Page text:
Visa, the world’s largest electronic payments company, exceeded Wall Street’s expectations by reporting a 40 per cent surge in quarterly profit as more consumers turned to credit cards and other forms of electronic transaction, http://ftalphaville.ft.com/thecut/2011/07/28/636646/visa-results-beat-expectations/
Royal Bank of Scotland has been ordered by the US Federal Reserve board to improve compliance and governance in its US operations, the WSJ reports. The Fed issued similar cease-and-desist orders to HSBC and Barclays in 2010. http://ftalphaville.ft.com/thecut/2011/07/28/636566/fed-demands-rbs-improve-compliance/
Standard & Poor’s president told a US House of Representatives panel that the country is unlikely to default on its debt obligations but its credit rating could still be lowered if it doesn’t come up with an adequate plan to address spending and its soaring budget deficit Representatives of leading emerging market countries at the International Monetary Fund have warned the fund’s management against pouring more large sums of money into another Greek bail-out with uncertain prospects http://ftalphaville.ft.com/thecut/2011/07/28/636591/emerging-markets-warn-imf-over-greek-loan/
The cost of buying insurance against a default by the US rose to a record on Wednesday, the FT reports, in a sign of growing unease that gridlock in Washington over raising the federal debt ceiling may result in the Treasury failing to pay interest to bondholders. Premiums for one-year US sovereign CDS rose sharply this week and traded at about 90 basis points in London on Wednesday, http://ftalphaville.ft.com/thecut/2011/07/28/636576/treasury-cds-reach-record-highs/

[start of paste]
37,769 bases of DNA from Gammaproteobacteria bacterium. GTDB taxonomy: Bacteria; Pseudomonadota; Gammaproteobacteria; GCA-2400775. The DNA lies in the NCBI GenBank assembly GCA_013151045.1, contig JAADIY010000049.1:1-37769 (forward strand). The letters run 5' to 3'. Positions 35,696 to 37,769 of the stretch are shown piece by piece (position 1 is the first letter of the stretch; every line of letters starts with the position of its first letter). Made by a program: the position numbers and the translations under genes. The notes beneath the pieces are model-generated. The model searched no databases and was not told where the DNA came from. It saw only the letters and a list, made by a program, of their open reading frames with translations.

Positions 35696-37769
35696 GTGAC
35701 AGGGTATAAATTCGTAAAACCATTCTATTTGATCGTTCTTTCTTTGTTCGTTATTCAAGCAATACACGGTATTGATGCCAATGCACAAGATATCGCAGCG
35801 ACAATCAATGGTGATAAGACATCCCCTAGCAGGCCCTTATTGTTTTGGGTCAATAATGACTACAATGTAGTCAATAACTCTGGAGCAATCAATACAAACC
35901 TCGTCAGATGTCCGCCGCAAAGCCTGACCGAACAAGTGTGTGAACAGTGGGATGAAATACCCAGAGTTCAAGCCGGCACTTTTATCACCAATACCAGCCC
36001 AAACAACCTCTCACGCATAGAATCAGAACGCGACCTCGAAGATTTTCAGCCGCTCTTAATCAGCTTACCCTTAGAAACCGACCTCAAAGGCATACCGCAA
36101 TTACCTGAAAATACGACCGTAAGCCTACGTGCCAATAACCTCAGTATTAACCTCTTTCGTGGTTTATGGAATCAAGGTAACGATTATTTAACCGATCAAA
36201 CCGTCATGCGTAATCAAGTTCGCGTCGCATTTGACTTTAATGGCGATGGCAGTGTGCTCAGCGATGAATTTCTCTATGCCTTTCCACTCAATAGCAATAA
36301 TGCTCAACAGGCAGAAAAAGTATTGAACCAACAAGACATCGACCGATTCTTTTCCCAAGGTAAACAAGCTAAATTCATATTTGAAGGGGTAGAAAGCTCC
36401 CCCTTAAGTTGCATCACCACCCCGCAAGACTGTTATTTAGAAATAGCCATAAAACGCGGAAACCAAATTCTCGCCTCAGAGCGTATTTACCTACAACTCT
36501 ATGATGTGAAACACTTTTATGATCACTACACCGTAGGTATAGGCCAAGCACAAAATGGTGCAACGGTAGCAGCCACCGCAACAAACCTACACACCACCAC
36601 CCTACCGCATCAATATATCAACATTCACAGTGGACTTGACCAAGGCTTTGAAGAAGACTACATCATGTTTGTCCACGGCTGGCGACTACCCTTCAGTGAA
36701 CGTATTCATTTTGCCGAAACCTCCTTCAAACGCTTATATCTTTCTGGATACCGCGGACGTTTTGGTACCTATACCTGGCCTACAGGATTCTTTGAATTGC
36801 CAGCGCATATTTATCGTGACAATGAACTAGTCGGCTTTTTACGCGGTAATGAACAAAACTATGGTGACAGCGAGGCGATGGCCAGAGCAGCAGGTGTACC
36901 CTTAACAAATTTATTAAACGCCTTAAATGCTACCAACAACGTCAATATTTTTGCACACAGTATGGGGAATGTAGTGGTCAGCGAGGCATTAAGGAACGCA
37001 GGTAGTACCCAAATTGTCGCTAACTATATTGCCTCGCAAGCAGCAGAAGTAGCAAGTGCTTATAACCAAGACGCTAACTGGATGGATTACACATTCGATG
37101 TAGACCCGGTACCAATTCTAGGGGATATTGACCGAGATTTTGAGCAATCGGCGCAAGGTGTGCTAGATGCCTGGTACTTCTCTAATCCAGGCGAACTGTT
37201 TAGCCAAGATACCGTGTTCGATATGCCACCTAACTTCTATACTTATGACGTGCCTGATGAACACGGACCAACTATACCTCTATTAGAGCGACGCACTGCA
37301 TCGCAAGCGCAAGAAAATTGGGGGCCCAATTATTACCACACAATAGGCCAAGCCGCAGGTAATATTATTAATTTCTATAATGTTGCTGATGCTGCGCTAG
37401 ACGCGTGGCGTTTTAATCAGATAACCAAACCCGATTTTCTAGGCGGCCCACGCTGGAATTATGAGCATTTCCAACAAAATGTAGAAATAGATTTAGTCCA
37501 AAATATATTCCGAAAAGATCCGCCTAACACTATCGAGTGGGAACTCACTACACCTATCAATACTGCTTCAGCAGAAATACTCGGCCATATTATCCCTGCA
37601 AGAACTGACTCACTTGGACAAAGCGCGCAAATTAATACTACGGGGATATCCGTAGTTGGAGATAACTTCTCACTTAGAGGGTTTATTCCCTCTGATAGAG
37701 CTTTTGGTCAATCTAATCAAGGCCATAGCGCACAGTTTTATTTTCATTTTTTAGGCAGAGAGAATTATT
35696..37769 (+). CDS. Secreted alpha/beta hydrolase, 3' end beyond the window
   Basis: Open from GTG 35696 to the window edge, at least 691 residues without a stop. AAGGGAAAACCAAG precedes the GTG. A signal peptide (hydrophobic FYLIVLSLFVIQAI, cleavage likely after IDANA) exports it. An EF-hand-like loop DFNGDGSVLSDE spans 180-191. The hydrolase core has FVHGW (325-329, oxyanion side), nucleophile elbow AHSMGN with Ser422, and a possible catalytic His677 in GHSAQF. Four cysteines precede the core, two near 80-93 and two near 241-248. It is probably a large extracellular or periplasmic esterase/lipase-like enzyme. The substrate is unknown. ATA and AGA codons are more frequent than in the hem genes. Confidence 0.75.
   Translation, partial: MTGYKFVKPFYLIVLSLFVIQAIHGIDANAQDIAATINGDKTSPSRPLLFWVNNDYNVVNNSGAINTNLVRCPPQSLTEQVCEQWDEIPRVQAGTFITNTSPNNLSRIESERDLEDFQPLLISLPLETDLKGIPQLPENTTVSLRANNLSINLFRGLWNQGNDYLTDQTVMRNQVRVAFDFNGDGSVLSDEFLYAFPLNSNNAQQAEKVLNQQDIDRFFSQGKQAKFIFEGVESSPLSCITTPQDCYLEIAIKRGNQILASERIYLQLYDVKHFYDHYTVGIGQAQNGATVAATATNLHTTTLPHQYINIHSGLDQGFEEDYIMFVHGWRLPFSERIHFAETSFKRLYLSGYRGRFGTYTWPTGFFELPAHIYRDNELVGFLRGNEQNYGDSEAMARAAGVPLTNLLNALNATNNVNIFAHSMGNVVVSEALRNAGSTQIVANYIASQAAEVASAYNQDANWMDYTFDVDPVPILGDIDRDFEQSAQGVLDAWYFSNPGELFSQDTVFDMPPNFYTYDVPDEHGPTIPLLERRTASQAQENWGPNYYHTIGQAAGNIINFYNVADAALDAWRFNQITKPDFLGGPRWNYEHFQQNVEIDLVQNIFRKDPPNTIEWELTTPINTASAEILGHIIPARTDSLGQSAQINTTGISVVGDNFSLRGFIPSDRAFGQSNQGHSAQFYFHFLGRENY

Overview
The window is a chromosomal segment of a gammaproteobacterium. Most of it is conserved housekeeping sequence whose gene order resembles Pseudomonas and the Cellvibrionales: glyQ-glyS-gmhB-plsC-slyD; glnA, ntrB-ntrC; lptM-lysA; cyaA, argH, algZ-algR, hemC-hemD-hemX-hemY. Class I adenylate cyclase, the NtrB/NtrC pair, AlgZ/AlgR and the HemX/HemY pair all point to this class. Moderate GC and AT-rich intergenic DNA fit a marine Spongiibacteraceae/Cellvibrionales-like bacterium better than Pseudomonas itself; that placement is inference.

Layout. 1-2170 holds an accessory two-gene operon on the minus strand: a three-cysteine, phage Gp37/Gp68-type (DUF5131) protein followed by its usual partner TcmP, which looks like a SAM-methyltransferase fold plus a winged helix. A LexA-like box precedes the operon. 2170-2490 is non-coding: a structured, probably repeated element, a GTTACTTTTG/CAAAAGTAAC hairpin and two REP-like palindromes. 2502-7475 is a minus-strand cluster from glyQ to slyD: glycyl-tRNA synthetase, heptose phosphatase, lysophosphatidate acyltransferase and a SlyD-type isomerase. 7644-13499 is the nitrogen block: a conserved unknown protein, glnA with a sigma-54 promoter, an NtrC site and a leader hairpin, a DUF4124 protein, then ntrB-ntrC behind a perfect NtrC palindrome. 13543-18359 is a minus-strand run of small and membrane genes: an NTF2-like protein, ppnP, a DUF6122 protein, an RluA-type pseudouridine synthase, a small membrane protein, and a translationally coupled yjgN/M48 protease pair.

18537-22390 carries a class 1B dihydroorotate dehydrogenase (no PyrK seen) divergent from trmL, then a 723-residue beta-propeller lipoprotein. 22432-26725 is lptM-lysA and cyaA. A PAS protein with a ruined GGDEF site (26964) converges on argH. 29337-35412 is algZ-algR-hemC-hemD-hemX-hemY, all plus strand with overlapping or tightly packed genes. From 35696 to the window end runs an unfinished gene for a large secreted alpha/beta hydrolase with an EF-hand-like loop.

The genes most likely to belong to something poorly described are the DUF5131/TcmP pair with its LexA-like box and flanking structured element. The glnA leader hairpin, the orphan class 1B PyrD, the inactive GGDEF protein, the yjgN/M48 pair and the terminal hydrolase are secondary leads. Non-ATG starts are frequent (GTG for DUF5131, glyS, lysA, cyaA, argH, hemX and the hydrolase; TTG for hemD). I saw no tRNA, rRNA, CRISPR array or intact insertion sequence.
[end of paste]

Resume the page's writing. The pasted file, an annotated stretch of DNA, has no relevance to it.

The Brazilian real tumbled on Wednesday after the country introduced measures to curb foreign exchange speculation in a bid to bring down the currency from a 12-year high against the dollar and protect its manufacturers http://ftalphaville.ft.com/thecut/2011/07/27/636521/real-tumbles-as-brazil-imposes-fx-curbs/
As much as half US companies’ record $1,240bn in cash balances is being held overseas, according to Moody’s research, with groups wary of incurring a 35 per cent repatriation tax, writes the FT. While debates rages in Washington about the state of public finances, http://ftalphaville.ft.com/thecut/2011/07/27/636511/us-firms-keep-cash-abroad-away-from-tax/
We “saved” Greece, but the country will still need to default. The focus has shifted back to the US and the debt ceiling soap opera, but do you remember Spain at all?The country where unemployment is more than twice the figure of the great America. Spain is where youth unemployment is north of 40%. The mass protests are back. BBC reports,
Spanish activists, known as “the Indignants”, have set off from Madrid on a long march to Brussels.
They are protesting against what they see as governments bowing to financial markets and ignoring the needs of their own people in the economic crisis.
As they head north, the protesters plan to hold meetings, collecting complaints and proposals as they go.
Since the movement began in Madrid two months ago, similar groups have sprung up across Europe.
The Indignants have added a new chant to their repertoire: “To Brussels!” they sing.
It will have to keep their spirits up for fully 1,000 miles (more than 1,500k), as they march across three countries.
Many of them have already spent weeks on the road, walking across Spain to Madrid, says the BBC’s Sarah Rainsford in the Spanish capital.
You know that the debt kerfuffle is as melodramatically staged as a World Wrestling Federation exhibition when Mr. Obama makes the blatantly empty threat that if Congress does not “tackle the tough challenges of entitlement and tax reform,” there won’t be money to pay Social Security checks next month. In his debt speech last night (July 25), he threatened that if “we default, we would not have enough money to pay all of our bills – bills that include monthly Social Security checks, veterans’ benefits, and the government contracts we’ve signed with thousands of businesses.”